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Cornell’s Artistic Window: Highlights from the Collection

From Picasso to Piranesi, Cassatt to Cunningham, the Johnson Museum’s Highlights from the Collection: 45 Years at the Johnson showcases a wide variety of art. The scope is immense in both historical and geographical breadth. Upon entering the exhibition, I found myself face-to-face with a cow with its head turned to the side, eyeing some distant pastoral horizon as though musing over the kinds of deep insights only cows are sensible of. Its front legs are posed as though aware of an audience — Constant Troyon’s 19th century bovine scene is at once striking and peaceful, unique and unobtrusive. Past the cow is a row of medieval Asian art where a bronze 12th century Ganesha is adjacent to a 15th century Burmese tile depicting two elephant-headed warriors.

How We Roll: Printing at the Johnson

Minna Resnick is a local artist who has been printmaking and drawing for over 30 years. She was the recipient of a National Endowment for the Arts Fellowship in 1980, one of many other honors she has received throughout her career. Her work is currently displayed at more than 50 public and private collections, both nationally and abroad. She has taught and lectured at many colleges across the nation, and was even an art instructor at Cornell for a few semesters.

Infinite Intricacies: Digging Deeper

At first glace, Merrill Shatzman’s work seems to convey some sort of message, carrying traces of symbols and patterns that appear to be jumping off the page, just waiting to be decoded. Upon closer inspection, however, it becomes clear that any message she attempts to convey is infinitely multi-faceted, as increasingly more layers of etchings and connections reveal themselves. In a statement, she says her work “… questions and examines the ‘universal language’ created by signs, symbols and pre-imagined images … us[ing] surroundings as both an idea and an artifact.” She describes her muse as graphic communication, markings and forms that have the ability to convey meanings through simple rearrangements and displacements of lines and curves.

Fine Art Around Town

Eyes of the Flaneuse: Women Photographers of New York City
Johnson Museum of Art
Thursday Mar. 12, 5:15 p.m.
In conclusion of the Johnson’s exhibit “Well-Behaved Women Seldom Make History,” Prof. Mary Woods, a professor from the College of Architecture, Art and Planning will be speaking about a series of female photographers from the early 20th century. Woods’ brings a critical eye towards the stereotypical understanding of architecture and urbanism through her interest in photography, film and other representations of American culture. Give this timely union of art and feminism a spin; it’s Women’s History Month, after all. — A.L.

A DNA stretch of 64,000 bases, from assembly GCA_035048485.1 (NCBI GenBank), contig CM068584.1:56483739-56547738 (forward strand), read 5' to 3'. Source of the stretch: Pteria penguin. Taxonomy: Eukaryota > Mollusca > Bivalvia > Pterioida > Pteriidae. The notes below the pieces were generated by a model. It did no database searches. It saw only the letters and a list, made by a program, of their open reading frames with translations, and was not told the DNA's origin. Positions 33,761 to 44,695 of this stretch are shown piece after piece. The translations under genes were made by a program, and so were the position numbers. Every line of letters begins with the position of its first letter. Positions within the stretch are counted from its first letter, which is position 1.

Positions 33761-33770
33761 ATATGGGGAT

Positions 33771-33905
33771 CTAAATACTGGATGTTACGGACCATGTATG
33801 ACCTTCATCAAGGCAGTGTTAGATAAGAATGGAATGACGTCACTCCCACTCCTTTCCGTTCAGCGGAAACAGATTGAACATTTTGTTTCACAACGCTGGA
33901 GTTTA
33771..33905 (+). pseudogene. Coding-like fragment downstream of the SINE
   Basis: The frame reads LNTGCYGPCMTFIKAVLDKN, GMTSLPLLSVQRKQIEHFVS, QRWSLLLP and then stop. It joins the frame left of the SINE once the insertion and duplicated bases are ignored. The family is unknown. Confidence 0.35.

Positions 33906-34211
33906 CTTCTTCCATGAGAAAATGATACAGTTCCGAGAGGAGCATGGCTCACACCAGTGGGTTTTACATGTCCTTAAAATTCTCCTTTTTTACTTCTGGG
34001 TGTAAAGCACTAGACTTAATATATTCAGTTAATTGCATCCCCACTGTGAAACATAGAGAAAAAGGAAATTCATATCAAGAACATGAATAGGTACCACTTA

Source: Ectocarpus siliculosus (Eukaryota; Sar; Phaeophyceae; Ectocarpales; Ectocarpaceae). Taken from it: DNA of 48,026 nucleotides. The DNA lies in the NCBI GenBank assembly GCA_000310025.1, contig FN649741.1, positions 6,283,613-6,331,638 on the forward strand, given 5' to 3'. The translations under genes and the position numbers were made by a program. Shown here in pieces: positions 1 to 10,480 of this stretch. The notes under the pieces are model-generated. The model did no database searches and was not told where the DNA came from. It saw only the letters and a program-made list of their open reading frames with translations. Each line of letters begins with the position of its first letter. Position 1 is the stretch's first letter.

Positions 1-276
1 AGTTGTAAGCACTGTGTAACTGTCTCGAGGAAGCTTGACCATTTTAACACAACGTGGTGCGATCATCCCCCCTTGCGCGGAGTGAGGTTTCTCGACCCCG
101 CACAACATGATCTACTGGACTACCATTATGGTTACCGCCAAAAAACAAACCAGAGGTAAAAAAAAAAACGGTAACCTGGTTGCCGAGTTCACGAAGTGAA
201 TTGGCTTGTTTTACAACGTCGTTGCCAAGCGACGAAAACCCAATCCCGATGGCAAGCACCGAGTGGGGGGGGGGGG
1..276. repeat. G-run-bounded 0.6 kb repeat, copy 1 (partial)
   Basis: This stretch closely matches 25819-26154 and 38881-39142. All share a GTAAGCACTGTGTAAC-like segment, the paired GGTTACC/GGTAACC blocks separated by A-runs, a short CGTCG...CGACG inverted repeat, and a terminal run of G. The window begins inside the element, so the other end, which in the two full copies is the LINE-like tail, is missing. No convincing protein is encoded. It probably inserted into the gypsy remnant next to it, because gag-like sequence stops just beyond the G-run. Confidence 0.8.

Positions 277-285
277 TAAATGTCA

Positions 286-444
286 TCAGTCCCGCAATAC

Haudenosaunee Project
Ithaca Ink Shop
Mar. 6 – Mar. 27

Ithaca Arts Update: Fancy Femmes

History would have you believe that the rise of women was hard-fought and radical; we remember the hunger strikes of Emmeline Pankhurst and the man-hating manifestos of Valerie Solanas. But before either of them, women were working tactfully through opportunity and ingenuity to establish themselves in the male-dominated art world. A new show of prints at The Johnson Museum, appropriately titled “Well-Behaved Women Seldom Make History”: Innovative Women Artists on Paper, sheds new light on the little-known legacy of these innovative women artists.

Johnson Exhibit Examines Flirty Japanese Art Form

While collegiate flirting usually consists of recycled Comedy Central jokes and (barely) politically correct comments about our less-than-perfect friends and lovers, the Japanese literati of the Edo period wooed one another with art and poetry. On exhibit this week at the Johnson Museum of Art is Colored in the New Year’s Light, a show featuring Japanese surimono — color wood block prints produced as holiday tokens. Surimono were traditionally commissioned by poetry societies; they were distributed at New Year’s as gifts of love or friendship. Rather than that drunken text message at midnight we’ve all sent and received, the ancient Japanese cognoscenti sent one another delicate images of fish, elegantly clad women and mythical beasts by the ocean side.

Calligraphy Exhibit Explores the Power of Written Words

On a day when Ithaca was putting on its best impression of Seattle, and most Cornell students were returning to campus on (achingly long) bus rides, I was at the Johnson Museum for the second time in a week. My focus was placed solely on the calligraphy exhibit on the bottom floor. Thus, ignoring my natural tendency to run up the steps and check out the sculptures on the museum’s top level, I instead leaped down two sets of stairs to find the Gold Gallery, home of the Art of the Written Word: Calligraphy in Asia exhibit.